Spatial genetic structure of Delphinium nuttallianum populations: inferences about gene flow View Full Text


Ontology type: schema:ScholarlyArticle      Open Access: True


Article Info

DATE

1999-11-01

AUTHORS

Charles F Williams, Nickolas M Waser

ABSTRACT

The spatial genetic structure of a plant population provides a potential record of past gene flow and mating. We used hierarchical F-statistics and spatial autocorrelation to characterize spatial genetic differentiation of allozymes in adult Delphinium nuttallianum plants within and among six natural populations separated from one another by up to 3 km. Previous direct estimates suggested that gene flow is highly localized, averaging << 10 m. Earlier studies of seed-set, pollen-tube growth and progeny fitness suggested that partial reproductive isolation exists between plants growing too close together (<3 m) and too far apart (>100 m). Thus we anticipated substantial genetic differentiation on scales of a few to hundreds of metres. However, we detected little differentiation among the six populations, among replicate study plots within populations, or among subsections of study plots, except at the smallest scale of cm to m. These results suggest that relatively rare long-distance pollen movement has gone undetected and that postpollination selection may further modify genetic structure during the life cycle. Lack of differentiation is not at odds with the observation of partial reproductive isolation, because some loci may respond to spatial variation in selection without this response being evident at marker loci. More... »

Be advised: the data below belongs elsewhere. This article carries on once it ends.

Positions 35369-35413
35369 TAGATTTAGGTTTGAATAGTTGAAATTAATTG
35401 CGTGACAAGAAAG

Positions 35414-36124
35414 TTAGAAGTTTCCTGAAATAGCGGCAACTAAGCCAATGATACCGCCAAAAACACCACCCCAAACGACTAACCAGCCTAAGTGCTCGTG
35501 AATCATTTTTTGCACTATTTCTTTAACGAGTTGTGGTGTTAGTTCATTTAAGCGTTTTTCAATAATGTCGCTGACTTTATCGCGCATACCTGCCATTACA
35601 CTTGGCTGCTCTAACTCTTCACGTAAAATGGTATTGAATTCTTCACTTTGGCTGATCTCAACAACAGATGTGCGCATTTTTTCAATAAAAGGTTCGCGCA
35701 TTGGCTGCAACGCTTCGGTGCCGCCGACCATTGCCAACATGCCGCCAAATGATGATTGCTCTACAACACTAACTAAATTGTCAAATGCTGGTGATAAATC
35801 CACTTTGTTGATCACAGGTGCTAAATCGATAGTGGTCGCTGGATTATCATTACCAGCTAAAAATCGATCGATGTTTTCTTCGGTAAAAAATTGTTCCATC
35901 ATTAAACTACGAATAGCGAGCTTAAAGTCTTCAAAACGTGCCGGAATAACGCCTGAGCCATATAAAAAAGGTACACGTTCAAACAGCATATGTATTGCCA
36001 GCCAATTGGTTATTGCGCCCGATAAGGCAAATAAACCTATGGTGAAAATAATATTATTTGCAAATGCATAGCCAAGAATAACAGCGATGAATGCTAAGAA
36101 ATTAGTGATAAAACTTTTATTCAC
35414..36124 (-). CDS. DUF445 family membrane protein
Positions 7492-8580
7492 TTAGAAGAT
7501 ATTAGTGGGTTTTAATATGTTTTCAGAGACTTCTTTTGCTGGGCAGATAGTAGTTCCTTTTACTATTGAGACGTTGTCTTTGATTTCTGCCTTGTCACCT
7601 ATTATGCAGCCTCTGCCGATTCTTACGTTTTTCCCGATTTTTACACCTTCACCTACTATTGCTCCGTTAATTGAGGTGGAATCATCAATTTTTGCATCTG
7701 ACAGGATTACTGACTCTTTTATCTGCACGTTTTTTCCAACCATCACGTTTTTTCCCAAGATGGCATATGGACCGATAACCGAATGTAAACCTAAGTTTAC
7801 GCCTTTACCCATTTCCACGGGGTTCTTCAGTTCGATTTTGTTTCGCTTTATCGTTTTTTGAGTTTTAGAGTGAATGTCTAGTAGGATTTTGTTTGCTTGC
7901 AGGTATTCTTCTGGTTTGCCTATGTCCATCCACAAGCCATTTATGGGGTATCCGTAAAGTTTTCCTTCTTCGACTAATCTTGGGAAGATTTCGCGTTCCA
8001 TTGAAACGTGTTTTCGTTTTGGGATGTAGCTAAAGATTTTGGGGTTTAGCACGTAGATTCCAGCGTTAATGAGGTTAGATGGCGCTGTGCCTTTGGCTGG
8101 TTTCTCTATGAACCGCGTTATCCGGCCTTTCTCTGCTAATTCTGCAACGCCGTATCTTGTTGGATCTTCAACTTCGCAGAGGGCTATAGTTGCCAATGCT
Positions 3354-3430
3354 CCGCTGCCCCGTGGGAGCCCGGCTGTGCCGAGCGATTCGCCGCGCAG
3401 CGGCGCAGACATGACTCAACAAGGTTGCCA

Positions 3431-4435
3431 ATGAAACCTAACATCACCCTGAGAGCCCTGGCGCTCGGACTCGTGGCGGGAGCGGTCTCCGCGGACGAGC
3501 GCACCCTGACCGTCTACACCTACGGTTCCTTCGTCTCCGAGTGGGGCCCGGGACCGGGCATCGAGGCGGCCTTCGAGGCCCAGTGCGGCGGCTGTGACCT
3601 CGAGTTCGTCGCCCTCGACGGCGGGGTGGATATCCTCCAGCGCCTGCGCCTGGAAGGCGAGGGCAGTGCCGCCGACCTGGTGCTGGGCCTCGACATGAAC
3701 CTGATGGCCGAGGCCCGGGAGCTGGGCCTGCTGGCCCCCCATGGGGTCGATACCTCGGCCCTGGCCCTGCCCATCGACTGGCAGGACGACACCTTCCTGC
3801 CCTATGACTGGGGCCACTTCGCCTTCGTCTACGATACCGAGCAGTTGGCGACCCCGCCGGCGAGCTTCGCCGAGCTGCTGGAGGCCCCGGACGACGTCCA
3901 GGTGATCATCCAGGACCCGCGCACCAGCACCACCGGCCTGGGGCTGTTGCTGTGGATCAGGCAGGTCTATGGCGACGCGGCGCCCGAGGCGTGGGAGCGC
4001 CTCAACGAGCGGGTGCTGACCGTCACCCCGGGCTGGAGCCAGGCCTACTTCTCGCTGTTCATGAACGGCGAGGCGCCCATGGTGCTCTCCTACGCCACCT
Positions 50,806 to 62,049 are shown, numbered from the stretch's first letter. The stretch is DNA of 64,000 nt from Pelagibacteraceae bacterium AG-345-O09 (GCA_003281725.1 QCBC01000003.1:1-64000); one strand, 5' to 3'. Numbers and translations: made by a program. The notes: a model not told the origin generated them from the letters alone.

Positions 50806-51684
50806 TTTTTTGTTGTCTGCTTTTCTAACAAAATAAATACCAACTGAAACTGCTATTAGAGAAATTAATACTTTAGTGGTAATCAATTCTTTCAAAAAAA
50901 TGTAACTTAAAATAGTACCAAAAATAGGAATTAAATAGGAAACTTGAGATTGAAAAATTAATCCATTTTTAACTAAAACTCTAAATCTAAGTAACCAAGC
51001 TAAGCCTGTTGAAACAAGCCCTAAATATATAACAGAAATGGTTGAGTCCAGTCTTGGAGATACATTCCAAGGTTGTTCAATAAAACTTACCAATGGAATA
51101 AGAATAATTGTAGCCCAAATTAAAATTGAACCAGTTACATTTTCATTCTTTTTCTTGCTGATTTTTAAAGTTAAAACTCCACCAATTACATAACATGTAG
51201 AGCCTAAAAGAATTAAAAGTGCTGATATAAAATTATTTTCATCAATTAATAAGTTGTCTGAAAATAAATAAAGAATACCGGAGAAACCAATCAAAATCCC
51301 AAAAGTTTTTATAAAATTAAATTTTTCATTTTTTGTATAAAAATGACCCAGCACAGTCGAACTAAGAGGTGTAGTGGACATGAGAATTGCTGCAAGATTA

PAGES

541-550

Identifiers

URI

http://scigraph.springernature.com/pub.10.1038/sj.hdy.6885920

DOI

http://dx.doi.org/10.1038/sj.hdy.6885920

DIMENSIONS

https://app.dimensions.ai/details/publication/pub.1019418479

PUBMED

https://www.ncbi.nlm.nih.gov/pubmed/10620026


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